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both (x) and (y) 1. How the structure "both (x) and (y) applies to the both existing in the following context? Is it like: both (on to the street and beyond) and (even back into the gallery)? 2.And does the following sentence "and as Butt puts it, in terms of" refers to both (x) and (y) explaining the whole approach of the author? 3. Is "latter" referring to "the spillage of art back into the galleries"? Context: For my purposes, though, I wish to concentrate for the time being on art’s ‘performative spillage’, both on to the street and beyond, and even back into the gallery, and, as Butt puts it, in terms of ‘the experience of art as a profoundly embodied experience’. Importantly, the latter occurs not only as part of culture – and, therefore, presupposes the inscription of certain constitutive values and conventions – but also, by implication, in space. Thus
Feb 4, 2016 12:01 PM
Answers · 2
OK, with that analysis, I can finally try to answer your questions: 1. It's ambiguous. The alternative parse would be "both (on to the street) and (beyond)". That comma after "beyond" is confusing, and seems to end the scope of the "both", but it's necessary to nest the "and" as he wants, so he may mean what you said. It would be better rewritten, perhaps as "onto the street and beyond, as well as back into the gallery, ...". 2. Who knows. See my previous response to see my take on that. 3. It would be the second of a pair of items, typically separated by "and". (If there are more than two, it would be "last" rather than "latter".) That would then be "in terms of ‘the experience of art as a profoundly embodied experience’", but as I mentioned, I don't that's well constructed, and he probably means the " ‘the experience of art as a profoundly embodied experience’ ". Whew!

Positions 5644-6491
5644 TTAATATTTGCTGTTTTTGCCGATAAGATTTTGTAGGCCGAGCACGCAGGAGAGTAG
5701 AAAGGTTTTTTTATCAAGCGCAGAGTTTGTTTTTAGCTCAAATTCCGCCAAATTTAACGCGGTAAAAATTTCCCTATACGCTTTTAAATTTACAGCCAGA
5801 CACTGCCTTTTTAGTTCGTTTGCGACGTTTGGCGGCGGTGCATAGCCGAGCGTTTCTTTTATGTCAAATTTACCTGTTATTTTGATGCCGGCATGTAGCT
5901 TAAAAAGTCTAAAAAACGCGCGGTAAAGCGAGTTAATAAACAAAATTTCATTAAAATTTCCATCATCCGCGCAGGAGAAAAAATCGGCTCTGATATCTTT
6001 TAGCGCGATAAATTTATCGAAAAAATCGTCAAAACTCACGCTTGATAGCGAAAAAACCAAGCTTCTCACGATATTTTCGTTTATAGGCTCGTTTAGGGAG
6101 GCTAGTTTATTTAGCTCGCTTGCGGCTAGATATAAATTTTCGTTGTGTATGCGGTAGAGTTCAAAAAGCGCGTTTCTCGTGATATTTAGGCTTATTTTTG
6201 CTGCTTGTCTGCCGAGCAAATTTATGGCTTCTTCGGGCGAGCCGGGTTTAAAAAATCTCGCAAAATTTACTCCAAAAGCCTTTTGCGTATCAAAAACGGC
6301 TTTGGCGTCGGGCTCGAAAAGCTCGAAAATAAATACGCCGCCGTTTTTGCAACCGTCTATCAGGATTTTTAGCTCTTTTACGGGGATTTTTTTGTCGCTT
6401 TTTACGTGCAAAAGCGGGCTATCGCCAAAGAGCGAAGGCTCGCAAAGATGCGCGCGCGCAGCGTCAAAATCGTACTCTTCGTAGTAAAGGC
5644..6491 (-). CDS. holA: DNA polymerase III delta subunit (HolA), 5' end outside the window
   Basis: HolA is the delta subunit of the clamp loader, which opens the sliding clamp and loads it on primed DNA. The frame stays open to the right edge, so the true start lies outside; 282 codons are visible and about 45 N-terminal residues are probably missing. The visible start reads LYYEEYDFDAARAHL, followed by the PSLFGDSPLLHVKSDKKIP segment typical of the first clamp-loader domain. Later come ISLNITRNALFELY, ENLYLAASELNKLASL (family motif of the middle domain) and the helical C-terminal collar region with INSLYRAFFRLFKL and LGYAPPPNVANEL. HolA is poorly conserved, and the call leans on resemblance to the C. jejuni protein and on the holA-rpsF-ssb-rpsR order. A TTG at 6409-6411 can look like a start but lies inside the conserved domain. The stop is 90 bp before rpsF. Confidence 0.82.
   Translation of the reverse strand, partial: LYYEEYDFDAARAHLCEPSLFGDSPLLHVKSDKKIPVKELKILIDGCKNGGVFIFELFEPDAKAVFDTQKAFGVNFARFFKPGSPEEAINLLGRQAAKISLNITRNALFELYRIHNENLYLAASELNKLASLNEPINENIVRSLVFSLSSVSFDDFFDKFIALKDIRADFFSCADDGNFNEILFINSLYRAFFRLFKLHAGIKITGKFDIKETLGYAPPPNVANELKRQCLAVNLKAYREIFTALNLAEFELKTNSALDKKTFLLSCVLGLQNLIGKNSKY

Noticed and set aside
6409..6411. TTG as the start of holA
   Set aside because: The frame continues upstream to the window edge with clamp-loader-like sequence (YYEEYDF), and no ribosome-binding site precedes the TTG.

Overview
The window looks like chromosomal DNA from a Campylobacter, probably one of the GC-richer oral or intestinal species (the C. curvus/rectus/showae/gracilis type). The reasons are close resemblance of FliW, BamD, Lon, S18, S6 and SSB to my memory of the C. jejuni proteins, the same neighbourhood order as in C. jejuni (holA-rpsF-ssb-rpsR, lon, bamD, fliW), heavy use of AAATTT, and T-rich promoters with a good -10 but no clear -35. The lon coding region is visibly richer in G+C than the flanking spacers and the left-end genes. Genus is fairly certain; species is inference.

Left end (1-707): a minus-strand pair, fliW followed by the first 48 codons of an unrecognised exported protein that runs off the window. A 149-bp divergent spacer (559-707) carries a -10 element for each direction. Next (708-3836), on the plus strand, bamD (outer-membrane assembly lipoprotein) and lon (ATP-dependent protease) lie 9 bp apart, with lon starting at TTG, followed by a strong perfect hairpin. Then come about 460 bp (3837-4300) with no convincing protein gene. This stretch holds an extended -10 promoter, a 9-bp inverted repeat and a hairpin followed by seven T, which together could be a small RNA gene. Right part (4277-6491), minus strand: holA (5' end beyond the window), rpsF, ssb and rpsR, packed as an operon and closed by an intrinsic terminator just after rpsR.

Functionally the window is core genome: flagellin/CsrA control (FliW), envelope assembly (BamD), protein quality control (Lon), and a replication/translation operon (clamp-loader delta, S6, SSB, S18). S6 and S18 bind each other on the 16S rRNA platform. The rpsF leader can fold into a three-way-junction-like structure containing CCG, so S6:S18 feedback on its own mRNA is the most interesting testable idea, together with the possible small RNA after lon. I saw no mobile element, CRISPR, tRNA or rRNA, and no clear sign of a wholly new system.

February 5, 2016
It's not very well written, is it? There are rather a lot of adverbial phrases and follow-on "and"s in here, and the trick with this sort of thing is to unwind them all, pull out the modifiers and see what's left. I think the sentence may actually got the author into syntactical trouble, depending on what he was trying to say, which doesn't help. If we reduce this sentence to its more basic form, you get " I wish to concentrate on art’s ‘performative spillage’ and in terms of ‘the experience of art as a profoundly embodied experience’. (The problem here is that I don't think this makes much sense -- as far as as any of this woolly language makes sense -- and it's not clear what he was trying to attach "experience ..." to with the final "and". The only parse that seems to work as far as I can tell is to attach it to "concentrate".) So we pulled out "for my purposes", which is an adverbial phrase modifying "wish" and which itself is modified by "though". We also pulled out "for the time being", which modifies "concentrate". We have "both on to [or maybe "onto"?] the street and beyond, and even back into the gallery" as an adjective modifying "art’s ‘performative spillage’". And finally, we pulled out "as Butt puts it" modifying -- well, who knows? -- something that follows. (I'm starting to think think what might actually have been intended there is something like" ...art’s ‘performative spillage’ -- both onto the street and beyond, and even back into the gallery --- in terms of ‘the experience of art as a profoundly embodied experience’, as Butt puts it." (Whatever that means, and using dashes to replace some commas to indicate the nesting better.)
February 5, 2016
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